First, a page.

Power in The Crucible

Power seems to be a huge theme in The Crucible. Before the witch trials, most people were powerless. A lot of people took advantage of the witch trials to gain power. They did this by accusing others of witchcraft to gain fame too. One of the people who I think used witchcraft to gain power is Elizabeth. Even though she may not have used it directly, she ended up being one of the last women standing.

What do you all think?





5 thoughts on “Power in The Crucible

  1. I think most people in this world would do almost anything for fame and/or power. A person could disagree with this statement but I think it’s a rare quality that is far and in between. How many little girls dream of becoming princesses and how many little boys dream of become superheroes? Being a princess would come with its fame and power but few people could deal with the paparazzi always in their face all the time. Who wants a camera in their face when they’re trying to have a quiet dinner, when they are deathly sick, or when they just want to run in and out of the store to pick up a few things? There was an episode of the Twilight Zone that adapted the story of the monkey’s paw where the shop owner got three wishes. One wish he wished for money—only to have the IRS tax him to the point to where he was penniless. Another wished he wished for leadership of a country of the current time period—he became the dictator of Nazi Germany and was almost killed. His last wish he wished for his broken glass to be repaired—only to have a baseball thrown through it. The moral of the story…everything comes with enormous prices including power and fame. In the section titled, “Echoes Down The Corridor” at the end of The Crucible, honesty cost Proctor his life, Parris was voted from office and was never heard from again after the Witch Trials had finished, and Abigail was believed to have turned to prostitution among other things. Ironic isn’t it? As far as Elizabeth goes, I believe she was almost trying to get back at Proctor for what happened between him and Abigail more than she was trying to gain power. Now if power is used to imply revenge, you may have a point there.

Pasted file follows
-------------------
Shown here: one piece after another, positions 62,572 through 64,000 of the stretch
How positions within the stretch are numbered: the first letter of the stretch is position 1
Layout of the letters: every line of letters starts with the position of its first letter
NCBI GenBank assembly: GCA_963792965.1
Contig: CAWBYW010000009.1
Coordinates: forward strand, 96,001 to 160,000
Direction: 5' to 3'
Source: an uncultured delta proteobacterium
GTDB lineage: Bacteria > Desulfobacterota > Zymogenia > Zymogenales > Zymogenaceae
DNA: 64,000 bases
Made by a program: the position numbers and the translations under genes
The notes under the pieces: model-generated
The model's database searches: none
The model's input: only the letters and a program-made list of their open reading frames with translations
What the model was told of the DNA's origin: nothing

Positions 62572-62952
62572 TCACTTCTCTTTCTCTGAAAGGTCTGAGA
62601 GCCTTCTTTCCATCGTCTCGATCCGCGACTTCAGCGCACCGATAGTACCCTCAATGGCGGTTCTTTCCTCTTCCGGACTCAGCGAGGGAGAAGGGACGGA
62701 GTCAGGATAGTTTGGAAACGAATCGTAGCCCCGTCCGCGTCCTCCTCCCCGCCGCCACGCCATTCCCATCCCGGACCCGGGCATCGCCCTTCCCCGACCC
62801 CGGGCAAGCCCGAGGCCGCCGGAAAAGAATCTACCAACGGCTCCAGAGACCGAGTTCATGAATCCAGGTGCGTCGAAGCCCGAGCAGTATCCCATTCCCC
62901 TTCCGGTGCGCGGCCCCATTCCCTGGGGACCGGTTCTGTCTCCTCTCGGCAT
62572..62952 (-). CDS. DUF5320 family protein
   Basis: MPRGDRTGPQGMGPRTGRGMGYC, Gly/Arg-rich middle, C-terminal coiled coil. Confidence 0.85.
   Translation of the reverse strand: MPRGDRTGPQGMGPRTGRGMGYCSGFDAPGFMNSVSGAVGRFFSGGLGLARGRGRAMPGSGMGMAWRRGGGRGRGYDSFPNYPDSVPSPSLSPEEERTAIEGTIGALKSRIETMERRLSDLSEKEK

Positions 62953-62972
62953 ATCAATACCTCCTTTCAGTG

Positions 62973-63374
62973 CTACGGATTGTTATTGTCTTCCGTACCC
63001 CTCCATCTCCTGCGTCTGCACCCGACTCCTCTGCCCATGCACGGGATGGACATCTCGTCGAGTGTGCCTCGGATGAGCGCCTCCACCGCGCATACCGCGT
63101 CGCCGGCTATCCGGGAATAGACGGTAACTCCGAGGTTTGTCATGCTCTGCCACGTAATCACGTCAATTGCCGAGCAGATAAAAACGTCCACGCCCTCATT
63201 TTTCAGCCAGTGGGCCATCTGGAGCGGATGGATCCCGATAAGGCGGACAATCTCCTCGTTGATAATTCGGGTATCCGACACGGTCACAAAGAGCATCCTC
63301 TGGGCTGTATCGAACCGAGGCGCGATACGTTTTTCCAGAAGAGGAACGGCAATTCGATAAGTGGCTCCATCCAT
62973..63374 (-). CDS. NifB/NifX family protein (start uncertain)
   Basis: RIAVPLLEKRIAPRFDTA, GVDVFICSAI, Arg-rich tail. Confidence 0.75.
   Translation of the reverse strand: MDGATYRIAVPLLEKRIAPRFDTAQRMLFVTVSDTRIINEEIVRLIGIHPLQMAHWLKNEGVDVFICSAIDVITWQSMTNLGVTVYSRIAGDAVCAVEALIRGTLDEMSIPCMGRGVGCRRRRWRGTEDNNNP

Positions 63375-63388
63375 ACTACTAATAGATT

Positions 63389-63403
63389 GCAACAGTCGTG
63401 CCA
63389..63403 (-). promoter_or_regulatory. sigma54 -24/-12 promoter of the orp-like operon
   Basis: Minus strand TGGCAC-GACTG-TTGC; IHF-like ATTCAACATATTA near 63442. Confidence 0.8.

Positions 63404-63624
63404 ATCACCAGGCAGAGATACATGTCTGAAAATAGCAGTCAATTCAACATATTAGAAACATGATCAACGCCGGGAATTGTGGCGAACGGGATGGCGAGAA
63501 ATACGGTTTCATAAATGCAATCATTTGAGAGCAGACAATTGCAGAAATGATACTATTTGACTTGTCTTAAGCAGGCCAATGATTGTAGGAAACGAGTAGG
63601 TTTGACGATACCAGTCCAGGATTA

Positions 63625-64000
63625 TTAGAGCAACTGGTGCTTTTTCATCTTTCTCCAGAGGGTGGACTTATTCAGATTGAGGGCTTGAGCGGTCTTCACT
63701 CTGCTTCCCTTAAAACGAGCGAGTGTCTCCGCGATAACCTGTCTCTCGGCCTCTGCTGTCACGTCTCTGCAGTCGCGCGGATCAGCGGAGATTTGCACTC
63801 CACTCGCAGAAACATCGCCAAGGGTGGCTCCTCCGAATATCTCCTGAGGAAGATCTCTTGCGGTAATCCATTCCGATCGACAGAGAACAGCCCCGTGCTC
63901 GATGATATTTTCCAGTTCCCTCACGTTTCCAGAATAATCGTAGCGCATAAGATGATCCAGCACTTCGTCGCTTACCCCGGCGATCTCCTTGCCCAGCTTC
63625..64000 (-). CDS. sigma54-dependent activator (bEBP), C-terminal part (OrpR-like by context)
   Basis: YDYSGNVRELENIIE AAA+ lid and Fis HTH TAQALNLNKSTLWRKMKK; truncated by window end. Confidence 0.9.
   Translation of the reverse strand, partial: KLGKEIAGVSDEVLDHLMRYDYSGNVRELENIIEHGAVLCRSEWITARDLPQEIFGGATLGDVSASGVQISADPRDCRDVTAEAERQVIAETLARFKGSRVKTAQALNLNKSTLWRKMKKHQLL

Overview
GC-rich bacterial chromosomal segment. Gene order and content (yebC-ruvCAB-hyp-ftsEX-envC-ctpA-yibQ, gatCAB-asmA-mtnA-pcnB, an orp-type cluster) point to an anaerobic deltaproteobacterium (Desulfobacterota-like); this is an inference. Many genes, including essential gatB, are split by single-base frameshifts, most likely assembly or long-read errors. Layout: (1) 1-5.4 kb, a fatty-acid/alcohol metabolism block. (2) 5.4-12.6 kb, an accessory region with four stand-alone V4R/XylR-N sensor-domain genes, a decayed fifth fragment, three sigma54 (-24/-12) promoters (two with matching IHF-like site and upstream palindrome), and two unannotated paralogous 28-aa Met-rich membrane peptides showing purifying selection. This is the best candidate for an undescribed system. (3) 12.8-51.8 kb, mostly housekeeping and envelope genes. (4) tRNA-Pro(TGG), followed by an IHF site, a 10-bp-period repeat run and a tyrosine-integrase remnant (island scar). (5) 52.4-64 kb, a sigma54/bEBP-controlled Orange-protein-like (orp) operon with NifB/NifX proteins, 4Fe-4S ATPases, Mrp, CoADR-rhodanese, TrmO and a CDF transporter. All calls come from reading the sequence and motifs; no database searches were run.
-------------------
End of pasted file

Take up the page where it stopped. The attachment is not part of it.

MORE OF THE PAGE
2. I think people are constantly taking advantage of all situations to try and get more than someone else. Is this because people are jealous, that they are worried that someone else might get more than them? And even if this is true, so what? I don’t understand how people can only think about themselves, and personally gaining more power, but have complete disregard and not care about the people they are hurting. To relate that to today: Why do politicians not want to raise taxes on the rich? They say that it isn’t fair, that they would be discriminating against a certain group of people. But this is already happening- proportionately most poor people pay a higher percentage of taxes than the rich. So why do they do this? Are politicians, who have lots of money, not going to raise taxes on themselves? Of course not. Why take away your own money? But they recognize the situation of the poor and still don’t care. This same situation happens over and over in so many different ways. Why do some people always want to be the winner? Why can’t they have sympathy for others?

    Savanna B

  3. I didn’t see power as the prime motivator in the novel so much as fear. Though there were obvious power struggles in the beginning over land and leadership, I though it was eventually over shadowed by fear. Some feared the witches and others feared their life. In the end it came down to pride and fear. Danforth refused to stop the hangings because of his own pride, and some confessed or accused others or encouraged the hangings because of fear. I don’t think Elizabeth held the upper hand in the end. She became a single mother of four sons, her land was probably taken away and she was left with nothing-there is no power in that. I think she truly forgave Proctor but knew that he would not be able to live with himself if he lost his good name, especially in a society where ones name was everything

    ~ Christina

  4. There is certainly a prominent theme of power through lies and punishment; however, I found the power of integrity throughout the play very thought provoking. The characters that I believed to best display this idea were Giles Corey and Rebecca Nurse. Their refusal to succumb to the demands of the court show the remarkable powers of free will and nonconformity. An example of this comes in the final act when the Proctor’s discuss the fate of Giles, this examples also happens to be one of my favorite quotes in literature…

    Elizabeth: Great stones they lay upon his chest until he plead aye or nay…They say he gave them two words. “More weight,” he says. And died.


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